Tung v. Bristol-Myers Squibb Co.

Decision Date30 September 2019
Docket Number18-CV-1611 (JPO)
Citation412 F.Supp.3d 453
Parties Jennifer TUNG et al., Plaintiffs, v. BRISTOL-MYERS SQUIBB COMPANY et al., Defendants.
CourtU.S. District Court — Southern District of New York

Joseph Alexander Hood, II, Jeremy Alan Lieberman, Pomerantz LLP, New York, NY, William H. Narwold, Motley Rice LLC, Hartford, CT, for Plaintiffs.

Yosef J. Riemer, Matthew Osborn Solum, Kirkland & Ellis LLP, New York, NY, for Defendants.


J. PAUL OETKEN, District Judge:

In 2014, Defendant Bristol-Myers Squibb Company announced a clinical trial to test the efficacy of one of its newest anticancer drugs. The trial failed, which precipitated a drop in the company's stock price. Plaintiffs now bring this putative shareholder class action, alleging that public statements by Bristol-Myers and its officers mischaracterized the experimental design of the trial, thereby overstating the likelihood of the trial's success. The plaintiffs bring claims under Rule 10b-5 and Sections 10(b), 20(a), and 20A of the Securities Exchange Act. For the reasons that follow, the claims are dismissed.

I. Background

The following facts are taken from the operative complaint and, for purposes of this motion to dismiss, are assumed to be true.

Defendant Bristol-Myers Squibb Company is a pharmaceutical company whose product portfolio includes anticancer drugs. (Dkt. No. 44 ("Compl.") ¶ 24.) During the relevant class period — January 27, 2015 to October 9, 2016 (Compl. at 1) — the company's officers included Defendants Michael Giordano, Fouad Namouni, Francis M. Cuss, Giovanni Caforio, Lamberto Andreotti, and Charles A. Bancroft (Compl. ¶¶ 25–29, 32).

Prior to and during the class period, Bristol-Myers began focusing significant attention on immuno-oncology, a relatively new field of cancer research that explores the ability of the body's own immune system to fight cancer. (Compl. ¶ 35.) In particular, Bristol-Myers began developing the drug Opdivo (also called nivolumab), which belongs to a class of immunotherapy drugs known as "checkpoint inhibitors." (Compl. ¶¶ 38, 42.) Immune "checkpoints" are cellular mechanisms that prevent the body's immune system from attacking healthy cells. (Compl. ¶ 37.) One particular immune checkpoint centers around PD-L1, a protein that, when present on healthy cells, prevents the immune system from attacking them (specifically, by binding to PD-1, a protein present on the immune system's T-cells, which are attack cells). (Id. ) But cancer cells can take advantage of this checkpoint by themselves expressing the PD-L1 protein, which disables the body's immune system from attacking and allows the cancer to grow unchecked. (Id. ) PD-1 checkpoint inhibitors are drugs that inhibit cancer cells from doing so, causing the immune system to attack the cancer cells. (Id. )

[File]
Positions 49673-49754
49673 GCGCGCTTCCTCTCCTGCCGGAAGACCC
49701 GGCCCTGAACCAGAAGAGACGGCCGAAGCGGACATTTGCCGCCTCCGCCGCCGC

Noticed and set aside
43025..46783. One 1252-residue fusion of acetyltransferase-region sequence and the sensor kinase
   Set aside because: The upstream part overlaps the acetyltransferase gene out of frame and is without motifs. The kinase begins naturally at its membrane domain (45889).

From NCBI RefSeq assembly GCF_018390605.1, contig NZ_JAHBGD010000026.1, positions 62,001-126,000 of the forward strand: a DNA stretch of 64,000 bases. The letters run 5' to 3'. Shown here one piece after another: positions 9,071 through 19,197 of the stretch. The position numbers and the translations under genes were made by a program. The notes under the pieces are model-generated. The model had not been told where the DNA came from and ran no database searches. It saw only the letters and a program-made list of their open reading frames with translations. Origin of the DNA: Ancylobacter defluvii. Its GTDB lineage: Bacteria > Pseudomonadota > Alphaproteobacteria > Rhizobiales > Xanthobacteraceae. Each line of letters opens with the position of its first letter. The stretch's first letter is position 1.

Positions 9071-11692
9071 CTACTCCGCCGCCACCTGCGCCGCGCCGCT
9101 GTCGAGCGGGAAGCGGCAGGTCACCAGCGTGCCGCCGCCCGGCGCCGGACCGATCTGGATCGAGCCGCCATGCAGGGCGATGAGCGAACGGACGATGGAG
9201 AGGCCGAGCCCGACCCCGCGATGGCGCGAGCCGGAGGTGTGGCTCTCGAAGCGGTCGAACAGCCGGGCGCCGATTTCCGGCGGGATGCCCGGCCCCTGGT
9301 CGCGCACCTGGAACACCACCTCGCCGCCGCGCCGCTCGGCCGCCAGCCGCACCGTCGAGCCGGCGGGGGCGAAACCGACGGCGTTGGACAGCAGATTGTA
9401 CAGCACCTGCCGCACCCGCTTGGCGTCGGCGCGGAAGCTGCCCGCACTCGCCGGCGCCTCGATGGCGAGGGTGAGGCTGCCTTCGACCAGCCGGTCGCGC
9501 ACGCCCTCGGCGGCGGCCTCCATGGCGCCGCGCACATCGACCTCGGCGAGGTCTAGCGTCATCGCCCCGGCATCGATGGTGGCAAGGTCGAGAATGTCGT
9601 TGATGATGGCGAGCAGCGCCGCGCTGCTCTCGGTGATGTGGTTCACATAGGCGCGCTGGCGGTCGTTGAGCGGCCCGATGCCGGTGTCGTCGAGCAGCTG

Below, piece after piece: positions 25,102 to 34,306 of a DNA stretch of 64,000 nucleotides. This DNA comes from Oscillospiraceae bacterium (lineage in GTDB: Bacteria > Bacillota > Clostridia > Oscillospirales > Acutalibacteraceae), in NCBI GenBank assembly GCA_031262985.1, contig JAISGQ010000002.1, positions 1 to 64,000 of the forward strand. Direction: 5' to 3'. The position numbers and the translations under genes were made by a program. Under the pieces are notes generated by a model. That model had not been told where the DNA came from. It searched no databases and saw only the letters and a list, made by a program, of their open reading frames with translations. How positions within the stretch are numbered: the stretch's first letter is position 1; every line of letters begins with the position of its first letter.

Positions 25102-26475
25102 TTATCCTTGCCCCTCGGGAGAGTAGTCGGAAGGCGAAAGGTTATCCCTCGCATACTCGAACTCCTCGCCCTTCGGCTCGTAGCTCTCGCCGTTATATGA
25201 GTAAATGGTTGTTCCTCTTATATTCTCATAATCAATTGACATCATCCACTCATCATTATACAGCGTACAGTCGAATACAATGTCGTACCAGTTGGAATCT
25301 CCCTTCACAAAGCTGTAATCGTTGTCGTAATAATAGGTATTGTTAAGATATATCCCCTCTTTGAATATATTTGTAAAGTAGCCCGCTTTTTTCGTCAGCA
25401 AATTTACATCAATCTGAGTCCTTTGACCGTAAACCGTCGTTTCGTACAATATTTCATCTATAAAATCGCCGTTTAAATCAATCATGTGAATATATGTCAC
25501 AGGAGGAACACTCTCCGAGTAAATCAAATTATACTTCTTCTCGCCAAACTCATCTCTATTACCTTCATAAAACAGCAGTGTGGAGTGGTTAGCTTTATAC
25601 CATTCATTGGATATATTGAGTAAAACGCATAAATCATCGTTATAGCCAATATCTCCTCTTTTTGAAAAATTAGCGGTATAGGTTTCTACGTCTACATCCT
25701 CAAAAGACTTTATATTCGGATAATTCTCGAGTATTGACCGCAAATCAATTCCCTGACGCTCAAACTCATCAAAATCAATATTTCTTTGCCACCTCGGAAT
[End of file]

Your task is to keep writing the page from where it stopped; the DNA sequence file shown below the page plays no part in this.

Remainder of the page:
It follows that the efficacy of PD-1 checkpoint inhibitors depends in part on the level at which a patient's cancer cells express PD-L1. (Compl. ¶ 49.) The lower the natural rate of PD-L1 expression by cancer cells, the less likely it is that a drug inhibiting PD-L1 expression will make any difference. (See Compl. ¶¶ 48–49.) Thus, when designing a study to test the efficacy of a PD-1 checkpoint inhibitor, a company must first determine how high a patient's expression of PD-L1 must be to qualify for inclusion in the study. In doing so, the company faces a trade-off: The higher the cut-off, the more likely that the study will yield positive results. (See, e.g. , Compl. ¶ 81.) But the lower the cut-off, the more patients are opened up for potential treatment. (See, e.g. , Compl. ¶ 98.)

In January 2014, Bristol-Myers announced a new clinical trial, Checkmate-026, that sought to determine whether Opdivo would outperform chemotherapy as a treatment for non–small cell lung carcinoma, the most common type of lung cancer. (Compl. ¶¶ 61–62.) An initial description stated that "the purpose of this study is to show that [Opdivo] will improve [outcomes] in subjects with strongly Stage IV or Recurrent PD-L1+ non-small cell lung cancer when compared to chemotherapy." (Compl. ¶ 64 (emphasis omitted).) Similar representations were made elsewhere. (See, e.g. , Compl. ¶¶ 125–30.) Bristol-Myers did not, however, clarify how much PD-L1 expression was required for a patient to "strongly" express PD-L1. (See Compl. ¶ 71.)

In May 2014, Merck, a rival pharmaceutical company, published a study (called Keynote-024) testing the efficacy of its own PD-1 checkpoint inhibitor drug, Keytruda. (Compl. ¶¶ 67–68.) Merck limited Keynote-024's eligibility to those patients with "PD-L1 strong expressing tumor." (Compl. ¶ 68 (emphasis added).) Merck disclosed that its definition of "strong" included only those patients in which at least 50% of tumor cells expressed PD-L1. (Id. )

On August 5, 2016, Bristol-Myers announced that Checkmate-026 had failed to demonstrate that Opdivo outperformed chemotherapy. (Compl. ¶ 92.) Bristol-Myers also revealed that the cut-off for the targeted patient population — i.e. , patients that "strongly" expressed PD-L1 — was 5%. (Id. ) In response to this news, Bristol-Myers's stock price dropped approximately 16% from August 4 to August 5. (Compl. ¶ 100.)